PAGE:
Background: Despite wide availability of physician guidelines for safer use of nonsteroidal anti-inflammatory drugs (NSAIDs) and widespread use of these drugs in the US, NSAID prescribing guidelines have been only modestly effective. Aim: To identify and describe comprehensively barriers to provider adherence to NSAID prescribing guidelines. Methods: We conducted interviews with 25 physicians, seeking to identify the major influences explaining physician non-adherence to guidelines. Interviews were standardized and structured probes were used for clarification and detail. All interviews were audio-taped and transcribed. Three independent investigators analysed the transcripts, using the constant-comparative method of qualitative analysis. Results: Our analysis identified six dominant physician barriers explaining non-adherence to established NSAID prescribing guidelines. These included (i) lack of familiarity with guidelines, (ii) perceived limited validity of guidelines, (iii) limited applicability of guidelines among specific patients, (iv) clinical inertia, (v) influences of prior anecdotal experiences and (vi) medical heuristics. Conclusions: A heterogeneous set of influences are barriers to physician adherence to NSAID prescribing guidelines. Suggested measures for improving guideline-concordant prescribing should focus on measures to improve physician education and confidence in guidelines, implementation of physician/pharmacist co-management strategies and expansion of guideline scope.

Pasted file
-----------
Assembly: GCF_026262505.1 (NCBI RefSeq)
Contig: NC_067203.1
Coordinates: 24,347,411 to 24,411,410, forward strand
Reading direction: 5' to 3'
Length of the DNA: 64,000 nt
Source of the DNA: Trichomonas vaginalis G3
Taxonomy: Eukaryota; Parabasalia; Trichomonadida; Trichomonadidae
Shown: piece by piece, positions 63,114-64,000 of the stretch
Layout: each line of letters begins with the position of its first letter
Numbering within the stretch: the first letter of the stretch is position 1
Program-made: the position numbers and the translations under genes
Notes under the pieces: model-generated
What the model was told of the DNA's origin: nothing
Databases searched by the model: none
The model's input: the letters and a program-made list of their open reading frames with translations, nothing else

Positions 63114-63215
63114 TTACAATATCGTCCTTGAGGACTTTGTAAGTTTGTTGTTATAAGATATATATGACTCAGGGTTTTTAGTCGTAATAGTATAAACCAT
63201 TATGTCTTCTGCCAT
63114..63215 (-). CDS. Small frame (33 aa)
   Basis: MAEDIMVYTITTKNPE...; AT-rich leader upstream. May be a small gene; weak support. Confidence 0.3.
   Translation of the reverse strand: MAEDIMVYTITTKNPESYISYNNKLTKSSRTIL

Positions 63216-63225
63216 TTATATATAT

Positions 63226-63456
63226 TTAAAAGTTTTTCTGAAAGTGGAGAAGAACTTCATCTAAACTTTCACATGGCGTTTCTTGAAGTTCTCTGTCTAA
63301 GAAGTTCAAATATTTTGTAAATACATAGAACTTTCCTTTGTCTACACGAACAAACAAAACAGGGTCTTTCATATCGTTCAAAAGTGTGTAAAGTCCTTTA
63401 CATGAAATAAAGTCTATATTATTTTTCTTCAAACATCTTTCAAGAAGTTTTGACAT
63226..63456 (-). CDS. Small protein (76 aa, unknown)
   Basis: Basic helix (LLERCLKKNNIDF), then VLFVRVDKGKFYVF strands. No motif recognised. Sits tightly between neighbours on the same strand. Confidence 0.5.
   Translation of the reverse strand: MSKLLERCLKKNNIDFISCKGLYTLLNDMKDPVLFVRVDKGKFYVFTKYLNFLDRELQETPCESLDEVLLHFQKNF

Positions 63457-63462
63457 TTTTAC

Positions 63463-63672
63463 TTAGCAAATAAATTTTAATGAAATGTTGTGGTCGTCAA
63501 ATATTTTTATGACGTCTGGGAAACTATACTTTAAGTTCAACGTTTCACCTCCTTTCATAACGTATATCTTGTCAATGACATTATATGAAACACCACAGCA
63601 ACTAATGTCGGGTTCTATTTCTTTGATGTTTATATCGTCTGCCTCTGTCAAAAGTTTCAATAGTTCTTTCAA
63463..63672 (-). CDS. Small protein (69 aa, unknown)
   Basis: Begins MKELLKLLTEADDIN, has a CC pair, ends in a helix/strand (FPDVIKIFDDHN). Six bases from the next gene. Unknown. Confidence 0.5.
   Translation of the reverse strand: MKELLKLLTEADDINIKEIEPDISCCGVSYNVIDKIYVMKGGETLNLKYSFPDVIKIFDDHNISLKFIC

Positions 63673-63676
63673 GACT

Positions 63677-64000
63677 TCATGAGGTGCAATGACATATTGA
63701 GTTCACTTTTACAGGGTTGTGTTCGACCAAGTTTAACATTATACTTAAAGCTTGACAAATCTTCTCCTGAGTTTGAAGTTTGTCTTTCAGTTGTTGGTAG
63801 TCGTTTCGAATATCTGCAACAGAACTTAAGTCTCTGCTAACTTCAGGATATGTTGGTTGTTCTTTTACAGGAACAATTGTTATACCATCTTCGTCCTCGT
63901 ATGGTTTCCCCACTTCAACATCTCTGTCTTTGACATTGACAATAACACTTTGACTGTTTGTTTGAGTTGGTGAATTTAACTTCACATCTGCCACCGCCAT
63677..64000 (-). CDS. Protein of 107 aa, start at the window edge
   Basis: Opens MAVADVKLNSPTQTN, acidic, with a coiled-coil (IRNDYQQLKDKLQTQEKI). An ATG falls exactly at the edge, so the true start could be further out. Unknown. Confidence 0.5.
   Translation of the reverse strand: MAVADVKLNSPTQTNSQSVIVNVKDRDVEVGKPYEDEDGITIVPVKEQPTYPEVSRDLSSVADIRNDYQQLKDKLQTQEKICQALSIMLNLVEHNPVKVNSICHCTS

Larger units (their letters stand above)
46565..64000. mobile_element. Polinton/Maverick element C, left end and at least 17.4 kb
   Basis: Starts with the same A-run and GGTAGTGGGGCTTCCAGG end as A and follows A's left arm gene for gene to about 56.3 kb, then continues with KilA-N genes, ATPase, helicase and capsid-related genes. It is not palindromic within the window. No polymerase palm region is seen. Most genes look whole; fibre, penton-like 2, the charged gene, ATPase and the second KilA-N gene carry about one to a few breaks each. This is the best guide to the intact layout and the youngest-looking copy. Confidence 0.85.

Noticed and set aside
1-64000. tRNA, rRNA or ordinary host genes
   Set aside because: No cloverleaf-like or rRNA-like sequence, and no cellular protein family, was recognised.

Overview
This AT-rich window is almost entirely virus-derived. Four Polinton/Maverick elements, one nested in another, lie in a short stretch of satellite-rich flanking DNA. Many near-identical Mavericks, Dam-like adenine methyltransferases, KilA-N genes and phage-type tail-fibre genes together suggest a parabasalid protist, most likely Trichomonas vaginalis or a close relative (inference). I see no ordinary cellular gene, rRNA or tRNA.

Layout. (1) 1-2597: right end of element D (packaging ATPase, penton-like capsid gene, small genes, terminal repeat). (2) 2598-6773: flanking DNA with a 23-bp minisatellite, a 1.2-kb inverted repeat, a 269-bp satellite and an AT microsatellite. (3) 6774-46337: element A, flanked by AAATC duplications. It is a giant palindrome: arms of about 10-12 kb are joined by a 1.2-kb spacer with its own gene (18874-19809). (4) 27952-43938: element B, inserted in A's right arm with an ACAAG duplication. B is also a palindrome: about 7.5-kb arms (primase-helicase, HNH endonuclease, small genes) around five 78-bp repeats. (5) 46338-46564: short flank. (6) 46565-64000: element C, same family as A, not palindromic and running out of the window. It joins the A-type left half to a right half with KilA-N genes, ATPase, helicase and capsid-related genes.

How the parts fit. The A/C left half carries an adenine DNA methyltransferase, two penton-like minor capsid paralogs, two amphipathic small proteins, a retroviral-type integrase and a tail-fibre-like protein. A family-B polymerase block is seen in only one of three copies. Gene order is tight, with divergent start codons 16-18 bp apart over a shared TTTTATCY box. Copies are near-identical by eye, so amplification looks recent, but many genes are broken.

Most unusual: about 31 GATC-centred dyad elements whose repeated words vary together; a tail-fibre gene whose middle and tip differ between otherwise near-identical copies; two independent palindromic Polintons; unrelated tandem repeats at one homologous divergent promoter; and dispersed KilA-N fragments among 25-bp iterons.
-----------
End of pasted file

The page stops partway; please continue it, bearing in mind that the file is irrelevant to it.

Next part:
ASJC Scopus subject areas
- Pharmacology (medical)